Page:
As the world becomes a smaller place, economies are shifting away from national economies to global economies. Robert Reich, Ira Magaziner, and Michael Porter each offer a different view of how a company remains competitive in this global economy. Reich stresses the difference between American-owned corporations and American competitiveness. Magaziner highlights the growing need of innovation and the avoidance of national complacency. Porter focuses on his diamond of national competitiveness.
While Whirlpool is an American owned company—the company’s headquarters and upper management all operate out of America—the majority of the company’s factories and production lies overseas in South America and Asia. Similarly, while Toyota is a Japanese owned company, it has increasingly manufactured its cars within US borders. Whirlpool is an American company but does not benefit American competitiveness. Reich maintains that “foreign-owned businesses that benefit national competitiveness most are those that commit their engine of competitiveness to the host country.” Whirlpool may be American run, but Toyota’s factories in America create American jobs and train an American workforce, both commodities in national competitiveness. Reich further emphasizes the importance of a skilled work force: “A nation’s most important competitive asset is the skills and learning of its work force…[and]…National policies should reward any global corporation that invests in the American work force.” Stressing the skilled work force, as Magaziner has noticed, is not just an American necessity.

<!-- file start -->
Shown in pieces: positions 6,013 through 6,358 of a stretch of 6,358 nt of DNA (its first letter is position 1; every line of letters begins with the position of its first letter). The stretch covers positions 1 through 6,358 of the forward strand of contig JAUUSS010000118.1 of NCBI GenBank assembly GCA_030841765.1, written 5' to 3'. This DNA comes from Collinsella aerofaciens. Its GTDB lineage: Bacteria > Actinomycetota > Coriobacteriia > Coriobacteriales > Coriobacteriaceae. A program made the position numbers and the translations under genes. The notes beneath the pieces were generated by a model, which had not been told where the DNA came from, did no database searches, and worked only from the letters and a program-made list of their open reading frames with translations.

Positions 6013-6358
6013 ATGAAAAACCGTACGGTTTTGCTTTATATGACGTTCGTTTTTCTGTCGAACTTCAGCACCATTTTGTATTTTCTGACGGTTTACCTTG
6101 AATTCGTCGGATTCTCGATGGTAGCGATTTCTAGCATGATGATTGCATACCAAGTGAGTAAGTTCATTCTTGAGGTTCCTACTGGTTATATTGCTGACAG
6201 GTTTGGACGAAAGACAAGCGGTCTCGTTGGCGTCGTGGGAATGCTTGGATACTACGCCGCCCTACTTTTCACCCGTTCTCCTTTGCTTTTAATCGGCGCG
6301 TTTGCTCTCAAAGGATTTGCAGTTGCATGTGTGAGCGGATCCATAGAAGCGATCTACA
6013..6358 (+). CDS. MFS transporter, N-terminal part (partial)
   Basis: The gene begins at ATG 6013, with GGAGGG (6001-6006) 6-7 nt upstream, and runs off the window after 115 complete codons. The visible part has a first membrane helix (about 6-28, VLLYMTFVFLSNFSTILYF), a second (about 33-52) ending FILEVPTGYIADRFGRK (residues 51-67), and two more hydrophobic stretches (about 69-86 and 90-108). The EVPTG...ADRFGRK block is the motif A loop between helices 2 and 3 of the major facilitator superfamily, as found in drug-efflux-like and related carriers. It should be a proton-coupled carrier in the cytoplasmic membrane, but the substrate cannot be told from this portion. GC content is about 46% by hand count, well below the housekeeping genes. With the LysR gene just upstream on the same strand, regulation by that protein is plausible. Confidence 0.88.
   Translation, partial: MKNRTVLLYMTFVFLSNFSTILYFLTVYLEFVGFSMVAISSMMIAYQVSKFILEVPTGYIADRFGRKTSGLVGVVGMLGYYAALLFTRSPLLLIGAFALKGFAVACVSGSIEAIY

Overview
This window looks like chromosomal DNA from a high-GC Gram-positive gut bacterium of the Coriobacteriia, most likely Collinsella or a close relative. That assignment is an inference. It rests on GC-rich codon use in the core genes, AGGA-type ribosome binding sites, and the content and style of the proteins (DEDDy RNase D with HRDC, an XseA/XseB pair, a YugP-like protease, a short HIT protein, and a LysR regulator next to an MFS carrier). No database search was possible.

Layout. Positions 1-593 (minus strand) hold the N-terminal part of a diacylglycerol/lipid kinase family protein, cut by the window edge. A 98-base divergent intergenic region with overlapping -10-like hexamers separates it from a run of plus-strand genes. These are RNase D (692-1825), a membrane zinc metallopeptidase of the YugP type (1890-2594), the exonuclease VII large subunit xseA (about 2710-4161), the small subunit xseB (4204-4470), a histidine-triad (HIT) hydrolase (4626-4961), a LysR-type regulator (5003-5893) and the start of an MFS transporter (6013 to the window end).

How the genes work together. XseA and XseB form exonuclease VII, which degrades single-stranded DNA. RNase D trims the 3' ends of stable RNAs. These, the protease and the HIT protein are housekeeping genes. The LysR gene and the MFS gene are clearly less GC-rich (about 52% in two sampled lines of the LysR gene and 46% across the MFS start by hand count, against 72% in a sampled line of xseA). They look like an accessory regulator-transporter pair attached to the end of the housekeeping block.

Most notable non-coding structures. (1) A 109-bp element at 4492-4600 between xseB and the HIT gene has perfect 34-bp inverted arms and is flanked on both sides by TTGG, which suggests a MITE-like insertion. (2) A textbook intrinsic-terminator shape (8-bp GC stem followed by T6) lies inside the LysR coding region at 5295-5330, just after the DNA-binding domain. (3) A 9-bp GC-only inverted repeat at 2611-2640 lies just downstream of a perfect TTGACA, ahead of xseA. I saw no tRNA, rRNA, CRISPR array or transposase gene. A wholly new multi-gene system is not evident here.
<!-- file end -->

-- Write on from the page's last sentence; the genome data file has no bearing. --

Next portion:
Magaziner gives two examples of countries who take national pride in training the work force: Korea and Singapore. Both were third world countries in the 60’s but now boast first world economies. The key was the government’s intense investment in education and companies’ investment on export. While Korea’s exports came mainly from domestic companies such as Samsung, Singapore lured many foreign companies such as Apple and Texas Instruments to open factories in Singapore. The results are the same: a low-pay, high-skilled work force producing for a fraction of the cost to produce in the US. The US on the other hand has fallen heavily complacent on its industrial might. No one could challenge American ingenuity, especially in high tech arenas such as appliances. GE, however, learned its lesson when Korean microwaves came over cheaper and better quality than American microwaves, forcing GE to source its microwaves line. GE found the best and only way to beat low wage competition was to develop technology which would cut costs. Its advanced refrigerator plant is a prime example of advanced technology beating out cheap labor. The plant can afford to pay its workers over ten times the wage and still produce the fridge at a cheaper price.
All of these factors fall into Porter’s diamond of national advantage. The diamond consists...